Metrics, metrics, metrics

James McGovern threw me a bone in a recent post, and I’m more than happy to take it. In his post, “Why Enterprise Architects need to noodle metrics…” he asks:

Hopefully bloggers such as Robert McIlree, Scott Mark, Todd Biske and others would be willing to share not only successes within their own enterprise when it comes to metrics but also any unintended consequences in terms of collecting them.

I’m a big, big fan of instrumentation. One of the projects that I’m most proud of was when we built a custom application dashboard using JMX infrastructure (when JMX was in its infancy) for a pretty large web-based system. The people that used it really enjoyed the insight it gave them into the run-time operations of the system. I personally didn’t get to use it, as I was rolled onto another project, but the operations staff loved it. Interesting, my first example of metrics being useful comes from that project, but not from the run time management. It came from our automated build system. At the time, we had an independent contractor who was acting as a project management / technical architecture mentor. He would routinely visit the web page for the build management system and record the number of changed files for each build. This was a metric that the system captured for us, but no one paid much attention to it. He started posting graphs showing the number of changed files over time, and how we had spikes before every planned iteration release. He let us know that those spikes disappeared, we weren’t going live. Regardless of the number of defects logged, the significant amount of change before a release was a red flag for risk. This message did two things: first, it kept people from working to a date, and got them to just focus on doing their work at an appropriate pace. Secondly, I do think it helped up release a more stable product. Fewer changes meant more time for integration testing within the iteration.

The second area where metrics have come into play was the initial use of Web Services. I had response time metrics on every single web service request in the system. This became valuable for many reasons. First, because the thing collecting the new metrics was new infrastructure, everyone wanted to blame it when something went wrong. The metrics it collected easily showed that it wasn’t the source of any problem, and actually was a great tool in narrowing where possible problems were. The frustration switched more to the systems that didn’t have these metrics available because they were big, black boxes. Secondly, we caught some rogue systems. A service that typically had 200,000 requests per day showed up on Monday with over 3 million. It turns out a debugging tool had been written by a project team, but that tool itself had a bug and started flooding the system with requests. Nothing broke, but had we not had these metrics and someone looking at them, it eventually would have caused problems. This could have went undetected for weeks. Third, we saw trends. I looked for anything that was out of the norm, regardless of whether any user complained or any failures occurred. When the response time for a service had doubled over the course of two weeks, I asked questions because that shouldn’t happen. This exposed a memory leak that was fixed. When loads that had been stable for months started going up consistently for two weeks, I asked questions. A new marketing effort had been announced, resulting in increased activity for one service consumer. This marketing activity would have eventually resulted in loads that could have caused problems a couple months down the road, but we detected it early. An unintended consequence was a service that showed a 95% failure rate, yet no one was complaining. It turns out a SOAP fault was being used for a non-exceptional situation at the request of the consumer. The consuming app handled it fine, but the data said otherwise. Again, no problems in the system, but it did expose incorrect use of SOAP.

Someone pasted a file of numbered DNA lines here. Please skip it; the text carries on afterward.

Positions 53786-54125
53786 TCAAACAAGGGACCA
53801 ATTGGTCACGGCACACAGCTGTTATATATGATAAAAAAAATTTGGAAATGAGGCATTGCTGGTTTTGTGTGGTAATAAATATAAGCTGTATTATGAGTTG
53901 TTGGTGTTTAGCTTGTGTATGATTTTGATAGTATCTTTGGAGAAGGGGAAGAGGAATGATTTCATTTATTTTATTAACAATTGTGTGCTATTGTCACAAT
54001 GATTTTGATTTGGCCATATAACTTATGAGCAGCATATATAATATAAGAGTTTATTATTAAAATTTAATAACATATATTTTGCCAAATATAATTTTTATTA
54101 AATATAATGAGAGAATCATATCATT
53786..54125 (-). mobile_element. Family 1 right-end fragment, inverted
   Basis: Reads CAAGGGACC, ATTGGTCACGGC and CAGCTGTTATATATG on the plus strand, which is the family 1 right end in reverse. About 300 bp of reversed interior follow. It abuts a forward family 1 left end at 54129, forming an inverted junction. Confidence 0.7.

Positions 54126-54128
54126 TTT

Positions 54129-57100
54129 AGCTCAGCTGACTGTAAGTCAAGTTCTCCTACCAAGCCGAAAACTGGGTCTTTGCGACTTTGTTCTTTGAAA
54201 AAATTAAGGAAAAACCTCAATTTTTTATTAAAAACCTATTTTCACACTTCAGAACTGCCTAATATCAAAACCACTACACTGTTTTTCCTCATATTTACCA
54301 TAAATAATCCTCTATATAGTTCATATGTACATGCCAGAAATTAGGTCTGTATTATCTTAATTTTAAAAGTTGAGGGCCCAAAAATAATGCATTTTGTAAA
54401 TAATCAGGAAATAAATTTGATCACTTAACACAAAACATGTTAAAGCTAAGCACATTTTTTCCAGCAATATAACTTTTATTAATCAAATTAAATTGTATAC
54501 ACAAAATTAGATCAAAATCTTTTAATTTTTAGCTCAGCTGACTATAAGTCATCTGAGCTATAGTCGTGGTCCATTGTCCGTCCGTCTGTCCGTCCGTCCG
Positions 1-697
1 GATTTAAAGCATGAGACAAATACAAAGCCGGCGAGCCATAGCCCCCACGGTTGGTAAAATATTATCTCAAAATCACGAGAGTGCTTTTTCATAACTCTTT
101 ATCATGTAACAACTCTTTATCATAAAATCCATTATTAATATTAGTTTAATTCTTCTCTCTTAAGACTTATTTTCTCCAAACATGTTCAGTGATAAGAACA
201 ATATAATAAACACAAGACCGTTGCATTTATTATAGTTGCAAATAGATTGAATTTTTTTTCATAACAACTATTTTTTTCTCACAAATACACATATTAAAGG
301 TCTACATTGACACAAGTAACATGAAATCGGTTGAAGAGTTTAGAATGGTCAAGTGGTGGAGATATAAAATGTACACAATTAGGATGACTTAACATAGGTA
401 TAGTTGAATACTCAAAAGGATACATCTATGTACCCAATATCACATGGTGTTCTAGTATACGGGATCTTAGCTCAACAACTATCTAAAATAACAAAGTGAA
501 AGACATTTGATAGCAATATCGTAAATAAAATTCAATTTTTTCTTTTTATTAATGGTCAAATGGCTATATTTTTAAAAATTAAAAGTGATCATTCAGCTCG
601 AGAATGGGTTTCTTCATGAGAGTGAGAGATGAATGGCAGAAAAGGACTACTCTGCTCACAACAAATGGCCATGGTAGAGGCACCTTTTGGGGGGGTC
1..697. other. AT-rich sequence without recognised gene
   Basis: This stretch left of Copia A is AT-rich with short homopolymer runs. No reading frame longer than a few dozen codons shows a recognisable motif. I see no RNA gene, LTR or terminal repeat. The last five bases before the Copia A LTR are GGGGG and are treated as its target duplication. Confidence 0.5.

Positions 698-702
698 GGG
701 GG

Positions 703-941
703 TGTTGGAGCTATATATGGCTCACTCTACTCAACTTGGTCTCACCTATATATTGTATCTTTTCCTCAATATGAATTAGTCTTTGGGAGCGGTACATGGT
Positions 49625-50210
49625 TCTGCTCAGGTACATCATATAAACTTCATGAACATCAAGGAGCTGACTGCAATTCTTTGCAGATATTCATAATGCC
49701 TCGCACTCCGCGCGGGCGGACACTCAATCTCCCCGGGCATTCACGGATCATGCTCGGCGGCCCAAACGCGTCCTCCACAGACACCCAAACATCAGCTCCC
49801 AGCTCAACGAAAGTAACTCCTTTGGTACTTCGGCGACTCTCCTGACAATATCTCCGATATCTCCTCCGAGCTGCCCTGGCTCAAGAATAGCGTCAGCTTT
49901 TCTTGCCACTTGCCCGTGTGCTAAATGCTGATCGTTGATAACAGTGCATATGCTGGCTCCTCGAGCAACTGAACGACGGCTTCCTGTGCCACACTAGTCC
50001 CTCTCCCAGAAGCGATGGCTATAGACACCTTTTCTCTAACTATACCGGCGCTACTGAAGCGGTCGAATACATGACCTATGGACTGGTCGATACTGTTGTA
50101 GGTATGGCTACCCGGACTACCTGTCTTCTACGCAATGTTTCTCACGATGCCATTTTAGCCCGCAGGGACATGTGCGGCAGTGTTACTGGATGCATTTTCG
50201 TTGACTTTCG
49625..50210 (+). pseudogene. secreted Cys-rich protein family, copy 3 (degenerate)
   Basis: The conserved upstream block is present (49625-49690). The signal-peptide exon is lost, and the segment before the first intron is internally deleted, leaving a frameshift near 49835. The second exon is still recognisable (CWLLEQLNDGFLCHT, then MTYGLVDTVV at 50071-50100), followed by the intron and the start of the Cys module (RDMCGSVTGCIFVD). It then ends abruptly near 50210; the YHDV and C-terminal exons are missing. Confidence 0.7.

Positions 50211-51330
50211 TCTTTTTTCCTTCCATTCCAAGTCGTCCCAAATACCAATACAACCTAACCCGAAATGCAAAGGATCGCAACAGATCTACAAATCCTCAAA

While these metrics may not all be pertinent to the EA, you really only know by looking at them. I’d much rather have an environment where metrics are universally available and the individuals can tailor the reporting and views to information they find pertinent. Humans are good at drawing correlations and detecting anomalies, but you need the data to do so. The collection of these metrics did not have any impact on the overall performance of the system, however, they were architected to ensure that. Metric collection should be performed as an out-of-band operation. As far the practice of EA is concerned, one metric that I’ve seen recommended is watching policy adherence and exception requests. If your rate of exception requests is not going down, you’re probably sitting off in an ivory tower somewhere. Exceptions requests shouldn’t be at zero, either, however, because then no one is pushing the envelope. Strategic change shouldn’t solely come from EA as sometimes the people in the trenches have more visibility into niche areas for improvement. Policy adherence is also needed to determine what policies are important. If there are policies out there that never even come up in a solution review, are they even needed?

The biggest risk I see with extensive instrumentation is not resource consumption. Architecting an instrumentation solution is not terribly difficult. The real risk is in not provided good analytics and reporting capabilities. It’s great to have the data, but if someone has to perform extracts to Excel or write their own SQL and graphing utilities, they can waste a lot of time that should be spent on other things. While access to the raw data lets you do any kind of analysis that you’d like, it can be a time-consuming exercise. It only gets worse when you show it to someone else, and they ask whether you can add this or that.

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